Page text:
Tuesday, March 9, 2010

Axis2 temp files

Axis2 supports archive based deployment for both services (.aar) and modules (.mar). These files can internally have 'lib' folders to contain the third party libraries of those services.
From Axis2 1.5, when Axis2 creates Configuration Context object which happens when the server starts up or service client invocation, it creates a separate folder under the temp folder to store the temp files. This temp folder is taken from the "java.io.tmpdir" system property.
For an example if Axis2 1.5 is deployed under tomcat 6.0.24, it creates the following two files under $CATALINA_TMPDIR.

Axis2 creates .lck files as a temp file which deletes on a jvm exits.

File lockFile = new File(tmpDirName, tmpDir.getName() + ".lck");

Therefore when the tomcat goes down this .lck file should also be deleted. But the .tmp folder remains. At the next start up time Axis2 searches for .tmp file folders which does not have a corresponding .lck files and deletes them. So there can not be any grow of temp files.

One important thing to remember is that Axis2 copies the repository files (.aar and .mar) when ever it creates a configuration context object. Therefore the tmp folder can be grown while in the server running. Obviously this can be stopped by using one configuration context object for all the service invocations.

But there are some instances where .lck file is not properly deleted when the jvm exits. For those situations the temp folder can be deleted within the server starts up shell script. For tomcat this can be done adding code to catalina.sh.

Monday, March 8, 2010

Queued Transaction processing with WS-RM

Couple of years ago I started writing a new WS-RM implementation called Mercury which uses an state machine model to handle the reliability. It was working well for the requirements we had at that time and we have done two releases under the name WSO2 Mercury. But however WSO2 Mercury could not support the user initiated transactions due to a limitation of its storage design. Then that project didn't last too long and WSO2 moved to use Apache Sandesha as its WS-RM implementation for newly developed carbon based products.
At that time I was doing my Msc at University of Moratuwa. For my Msc I was looking for an idea and Dr Sanjiva Weerawarana and Mr Paul Fremantle gave me the idea of re engineering the WSO2 mercury code to support transactions by introducing a new transaction based storage API. Then I started researching different types of reliable message delivery models and finally was able to developed a WS-RM protocol which provides application to application reliability using distributed transactions. This model follows a similar pattern as the well known Queued Transaction processing and hence the thesis tile.

Here is the abstract of my Msc Thesis
With the popularity of the distributed business applications, the application data is distributed in various physical storages. However most of the business transactions require to update data stored in more than one storage. Hence updating two data storages reliably is a common problem for most of the distributed business applications.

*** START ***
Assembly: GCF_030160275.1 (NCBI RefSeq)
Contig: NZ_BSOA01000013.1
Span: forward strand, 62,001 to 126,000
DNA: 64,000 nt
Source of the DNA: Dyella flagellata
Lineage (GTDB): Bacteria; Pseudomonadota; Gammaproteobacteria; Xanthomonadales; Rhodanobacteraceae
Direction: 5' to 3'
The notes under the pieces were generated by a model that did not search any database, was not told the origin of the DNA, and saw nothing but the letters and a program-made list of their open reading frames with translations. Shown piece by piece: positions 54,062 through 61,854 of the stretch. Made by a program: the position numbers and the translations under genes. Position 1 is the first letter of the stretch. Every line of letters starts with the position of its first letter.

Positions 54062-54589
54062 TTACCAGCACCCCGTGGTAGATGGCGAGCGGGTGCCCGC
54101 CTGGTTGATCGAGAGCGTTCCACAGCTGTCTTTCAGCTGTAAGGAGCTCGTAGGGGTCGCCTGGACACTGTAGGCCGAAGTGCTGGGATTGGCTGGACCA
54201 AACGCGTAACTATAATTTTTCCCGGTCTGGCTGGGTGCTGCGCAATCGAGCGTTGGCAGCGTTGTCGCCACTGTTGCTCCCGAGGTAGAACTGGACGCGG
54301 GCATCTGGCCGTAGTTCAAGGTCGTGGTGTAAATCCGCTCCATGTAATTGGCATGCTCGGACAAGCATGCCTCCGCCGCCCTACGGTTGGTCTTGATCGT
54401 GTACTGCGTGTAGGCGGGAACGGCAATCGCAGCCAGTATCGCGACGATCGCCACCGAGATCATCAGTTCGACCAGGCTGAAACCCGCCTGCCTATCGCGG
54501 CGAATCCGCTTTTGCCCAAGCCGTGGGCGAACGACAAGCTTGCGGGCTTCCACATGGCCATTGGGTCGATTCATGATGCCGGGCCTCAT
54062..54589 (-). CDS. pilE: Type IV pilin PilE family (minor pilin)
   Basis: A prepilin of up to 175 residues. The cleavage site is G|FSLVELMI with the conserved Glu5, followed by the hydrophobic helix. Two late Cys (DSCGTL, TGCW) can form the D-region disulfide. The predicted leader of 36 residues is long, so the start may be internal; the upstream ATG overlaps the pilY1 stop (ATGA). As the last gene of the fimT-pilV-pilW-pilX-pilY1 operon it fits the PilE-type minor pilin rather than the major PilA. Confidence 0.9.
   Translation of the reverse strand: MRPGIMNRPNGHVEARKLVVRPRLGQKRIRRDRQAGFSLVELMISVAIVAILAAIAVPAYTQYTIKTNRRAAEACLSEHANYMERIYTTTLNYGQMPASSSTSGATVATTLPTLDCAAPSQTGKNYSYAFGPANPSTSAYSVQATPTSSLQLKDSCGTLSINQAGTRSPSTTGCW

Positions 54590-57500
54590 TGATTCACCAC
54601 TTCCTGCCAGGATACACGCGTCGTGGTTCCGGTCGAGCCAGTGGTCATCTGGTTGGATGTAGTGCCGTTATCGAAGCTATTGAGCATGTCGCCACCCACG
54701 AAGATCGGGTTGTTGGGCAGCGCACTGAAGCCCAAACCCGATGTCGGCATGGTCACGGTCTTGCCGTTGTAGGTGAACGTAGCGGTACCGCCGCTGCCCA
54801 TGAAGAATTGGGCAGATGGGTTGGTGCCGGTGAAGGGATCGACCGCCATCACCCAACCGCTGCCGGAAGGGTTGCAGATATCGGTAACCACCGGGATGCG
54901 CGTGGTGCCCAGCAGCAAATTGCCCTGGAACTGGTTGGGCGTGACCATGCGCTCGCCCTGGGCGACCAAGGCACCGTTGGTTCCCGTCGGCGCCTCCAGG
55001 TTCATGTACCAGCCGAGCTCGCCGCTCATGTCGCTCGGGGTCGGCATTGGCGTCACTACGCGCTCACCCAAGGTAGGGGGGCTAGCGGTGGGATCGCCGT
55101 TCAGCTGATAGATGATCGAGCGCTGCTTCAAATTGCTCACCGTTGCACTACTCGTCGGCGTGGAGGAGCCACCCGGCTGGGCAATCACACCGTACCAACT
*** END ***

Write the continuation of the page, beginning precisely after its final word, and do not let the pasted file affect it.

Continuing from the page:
Queued transaction processing is a concept widely used to achieve such a processing model using intermediate queues to transfer messages reliably. In such a system at the client side, both updating the client storage and writing the message to be sent to the client side message queue happens in the same distributed transaction. Similarly at the server side reading the message from the server side queue and updating the sever storage happens in the same distributed transaction. But such a system may have interoperability problems if client and server use different types of technologies.

Web services are used to communicate among the heterogeneous systems by passing SOAP messages using standard transport mechanisms like http. Web services can reliably communicate by using WS-Reliable messaging specification(WS-RM). WS-RM uses concepts of Reliable messaging source (RMS) and Reliable messaging destination (RMD) between which it guarantees reliable message delivery.

By combining these two concepts, we introduce an approach to solve the above mentioned problem in an interoperable manner using WS-RM to communicate between nodes while keeping RMS and RMD as intermediate storages. In our model reliable message delivery happens in three phases. First both updating application client storage and writing message to the RMS happens in the same distributed transaction. Then WS-RM protocol reliably transfers the message to RMD at the server side. Finally at the server reading the message from the RMD and updating the server storage happens in the same distributed transaction. The middleware software entity that we developed to encapsulate this approach is called Mercury which implements WS-RM protocol.

Msc Thesis report
CD copy which provides the source code, binaries and demos